You are given an array of variable pairs  equations  and an array of real numbers  values , where  equations[i] = [Ai, Bi]  and  values[i]  represent the equation  Ai / Bi = values[i] . Each  Ai  or  Bi  is a string that represents a single variable.

You are also given some  queries , where  queries[j] = [Cj, Dj] represents the  jth  query where you must find the answer for  Cj / Dj = ? .

Return the answers to all queries. If a single answer cannot be determined, return  -1.0 .

Note: The input is always valid. You may assume that evaluating the queries will not result in division by zero and that there is no contradiction.

Example 1:

Input: equations = [["a","b"],["b","c"]], values = [2.0,3.0], queries = [["a","c"],["b","a"],["a","e"],["a","a"],["x","x"]]
Output: [6.00000,0.50000,-1.00000,1.00000,-1.00000]
Given: a / b = 2.0, b / c = 3.0
queries are: a / c = ?, b / a = ?, a / e = ?, a / a = ?, x / x = ?
return: [6.0, 0.5, -1.0, 1.0, -1.0 ]

Example 2:

Input: equations = [["a","b"],["b","c"],["bc","cd"]], values = [1.5,2.5,5.0], queries = [["a","c"],["c","b"],["bc","cd"],["cd","bc"]]
Output: [3.75000,0.40000,5.00000,0.20000]

Example 3:

Input: equations = [["a","b"]], values = [0.5], queries = [["a","b"],["b","a"],["a","c"],["x","y"]]
Output: [0.50000,2.00000,-1.00000,-1.00000]


  • 1 <= equations.length <= 20
  • equations[i].length == 2
  • 1 <= Ai.length, Bi.length <= 5
  • values.length == equations.length
  • 0.0 < values[i] <= 20.0
  • 1 <= queries.length <= 20
  • queries[i].length == 2
  • 1 <= Cj.length, Dj.length <= 5
  • Ai, Bi, Cj, Dj  consist of lower case English letters and digits.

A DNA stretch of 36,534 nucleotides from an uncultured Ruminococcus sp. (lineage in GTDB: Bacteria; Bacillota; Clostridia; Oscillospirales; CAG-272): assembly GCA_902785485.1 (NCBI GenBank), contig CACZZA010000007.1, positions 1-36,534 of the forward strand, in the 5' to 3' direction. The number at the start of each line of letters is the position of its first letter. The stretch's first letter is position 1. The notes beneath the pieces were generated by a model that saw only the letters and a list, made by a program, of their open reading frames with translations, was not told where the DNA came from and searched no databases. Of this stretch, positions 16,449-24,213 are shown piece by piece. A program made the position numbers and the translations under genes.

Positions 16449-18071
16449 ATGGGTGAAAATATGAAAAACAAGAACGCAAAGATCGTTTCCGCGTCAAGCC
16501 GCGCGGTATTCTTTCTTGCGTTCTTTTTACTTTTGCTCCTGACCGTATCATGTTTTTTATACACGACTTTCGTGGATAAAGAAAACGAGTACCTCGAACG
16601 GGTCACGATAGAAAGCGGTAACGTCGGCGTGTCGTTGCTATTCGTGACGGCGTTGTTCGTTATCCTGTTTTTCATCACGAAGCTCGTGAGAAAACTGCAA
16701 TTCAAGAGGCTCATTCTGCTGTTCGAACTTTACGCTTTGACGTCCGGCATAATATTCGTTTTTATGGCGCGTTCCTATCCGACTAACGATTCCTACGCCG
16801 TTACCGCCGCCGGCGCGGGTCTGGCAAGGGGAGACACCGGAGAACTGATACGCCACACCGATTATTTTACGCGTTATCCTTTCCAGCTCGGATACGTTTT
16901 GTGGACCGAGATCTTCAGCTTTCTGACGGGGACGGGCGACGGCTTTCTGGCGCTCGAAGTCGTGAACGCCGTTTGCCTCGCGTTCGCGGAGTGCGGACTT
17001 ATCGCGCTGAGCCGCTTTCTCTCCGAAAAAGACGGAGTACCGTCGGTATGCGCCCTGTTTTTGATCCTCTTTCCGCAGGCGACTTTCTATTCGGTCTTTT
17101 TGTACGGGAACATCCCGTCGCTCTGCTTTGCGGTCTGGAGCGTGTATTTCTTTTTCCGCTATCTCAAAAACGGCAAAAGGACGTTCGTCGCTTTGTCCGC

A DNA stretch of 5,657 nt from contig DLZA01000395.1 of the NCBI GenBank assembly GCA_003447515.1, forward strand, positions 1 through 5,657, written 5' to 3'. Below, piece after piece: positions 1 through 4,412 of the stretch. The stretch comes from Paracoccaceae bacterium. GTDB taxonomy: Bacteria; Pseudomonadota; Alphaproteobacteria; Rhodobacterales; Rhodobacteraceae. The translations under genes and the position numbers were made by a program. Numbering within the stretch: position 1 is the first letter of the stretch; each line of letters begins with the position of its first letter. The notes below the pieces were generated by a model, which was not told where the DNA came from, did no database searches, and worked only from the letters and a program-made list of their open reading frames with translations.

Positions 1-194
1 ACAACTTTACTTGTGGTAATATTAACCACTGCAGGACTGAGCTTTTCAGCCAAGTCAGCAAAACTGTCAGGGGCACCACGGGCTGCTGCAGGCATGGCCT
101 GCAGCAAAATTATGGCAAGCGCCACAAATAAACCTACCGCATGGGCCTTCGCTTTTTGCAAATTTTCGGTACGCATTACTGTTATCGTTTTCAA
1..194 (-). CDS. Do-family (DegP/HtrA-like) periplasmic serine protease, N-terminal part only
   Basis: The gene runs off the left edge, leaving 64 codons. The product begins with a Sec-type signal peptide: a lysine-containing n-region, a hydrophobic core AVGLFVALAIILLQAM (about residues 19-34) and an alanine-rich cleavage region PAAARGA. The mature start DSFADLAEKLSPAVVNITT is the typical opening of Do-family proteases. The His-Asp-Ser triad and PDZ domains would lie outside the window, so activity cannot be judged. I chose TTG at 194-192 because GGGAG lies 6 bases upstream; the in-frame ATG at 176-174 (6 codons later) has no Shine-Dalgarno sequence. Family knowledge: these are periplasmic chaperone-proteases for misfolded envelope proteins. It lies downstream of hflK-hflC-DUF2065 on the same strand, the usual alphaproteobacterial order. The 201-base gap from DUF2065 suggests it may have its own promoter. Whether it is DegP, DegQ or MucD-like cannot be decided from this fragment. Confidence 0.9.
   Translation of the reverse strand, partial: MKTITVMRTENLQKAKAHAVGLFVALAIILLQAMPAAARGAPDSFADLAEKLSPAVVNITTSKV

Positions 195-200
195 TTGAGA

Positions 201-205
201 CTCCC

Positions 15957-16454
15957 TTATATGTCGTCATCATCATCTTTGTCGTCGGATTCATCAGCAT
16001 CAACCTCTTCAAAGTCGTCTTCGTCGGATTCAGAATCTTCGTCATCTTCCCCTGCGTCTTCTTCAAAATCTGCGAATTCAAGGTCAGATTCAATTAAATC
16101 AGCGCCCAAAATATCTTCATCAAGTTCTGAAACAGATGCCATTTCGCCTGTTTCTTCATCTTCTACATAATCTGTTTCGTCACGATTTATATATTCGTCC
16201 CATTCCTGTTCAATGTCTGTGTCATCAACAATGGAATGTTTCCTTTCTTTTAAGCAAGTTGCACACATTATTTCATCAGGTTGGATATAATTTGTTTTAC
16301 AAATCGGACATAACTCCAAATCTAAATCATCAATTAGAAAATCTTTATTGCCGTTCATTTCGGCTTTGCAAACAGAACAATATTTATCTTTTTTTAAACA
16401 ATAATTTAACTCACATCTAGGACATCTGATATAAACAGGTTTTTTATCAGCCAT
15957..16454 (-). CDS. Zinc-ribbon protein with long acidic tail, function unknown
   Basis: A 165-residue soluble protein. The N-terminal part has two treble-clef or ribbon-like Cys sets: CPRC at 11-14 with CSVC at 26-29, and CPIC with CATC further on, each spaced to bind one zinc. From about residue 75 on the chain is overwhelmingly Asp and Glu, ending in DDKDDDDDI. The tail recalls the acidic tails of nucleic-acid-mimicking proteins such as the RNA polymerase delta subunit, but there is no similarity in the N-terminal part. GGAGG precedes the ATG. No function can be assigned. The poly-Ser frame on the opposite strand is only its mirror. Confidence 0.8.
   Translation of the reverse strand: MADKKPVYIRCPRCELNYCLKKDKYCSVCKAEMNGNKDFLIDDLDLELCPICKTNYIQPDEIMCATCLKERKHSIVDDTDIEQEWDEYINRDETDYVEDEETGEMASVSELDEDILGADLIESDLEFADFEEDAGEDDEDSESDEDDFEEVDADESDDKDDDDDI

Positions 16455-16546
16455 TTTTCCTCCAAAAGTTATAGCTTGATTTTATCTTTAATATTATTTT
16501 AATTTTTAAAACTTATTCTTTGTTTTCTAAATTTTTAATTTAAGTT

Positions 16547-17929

For example:
a/b = 2.0, b/c = 3.0
We can build a directed graph:
a — 2.0 –> b — 3.0 –> c
If we were asked to find a/c, we have:
a/c = a/b * b/c = 2.0 * 3.0
In the graph, it is the product of costs of edges.

Do notice that, 2 edges need to added into the graph with one given equation,
because with a/b we also get result of b/a, which is the reciprocal of a/b.

so the previous example also gives edges:
c — 0.333 –> b — 0.5 –> a

Now we know how to model this problem, what we need to do is simply build the
graph with given equations, and traverse the graph, either DFS or BFS, to find a path
for a given query, and the result is the product of costs of edges on the path.

One optimization, which is not implemented in the code, is to “compress” paths for
past queries, which will make future searches faster. This is the same idea used in
compressing paths in union find set. So after a query is conducted and a result is found,
we add two edges for this query if these edges are not already in the graph.

Given the number of variables N, and number of equations E,
building the graph takes O(E), each query takes O(N), space for graph takes O(E)

I think if we start to compress paths, the graph will grow to O(N^2), and we
can optimize the query to O(1), please correct me if I’m wrong.

class Solution(object):
def calcEquation(self, equations, values, queries):
graph = {}
def build_graph(equations, values):
def add_edge(f, t, value):
if f in graph:
graph[f].append((t, value))
graph[f] = [(t, value)]
for vertices, value in zip(equations, values):
f, t = vertices
add_edge(f, t, value)
add_edge(t, f, 1/value)
def find_path(query):
b, e = query
if b not in graph or e not in graph:
return -1.0
q = collections.deque([(b, 1.0)])
visited = set()
while q:
front, cur_product = q.popleft()
if front == e:
return cur_product
for neighbor, value in graph[front]:
if neighbor not in visited:
q.append((neighbor, cur_product*value))
return -1.0
build_graph(equations, values)
return [find_path(q) for q in queries]
Categories: InterviewPython

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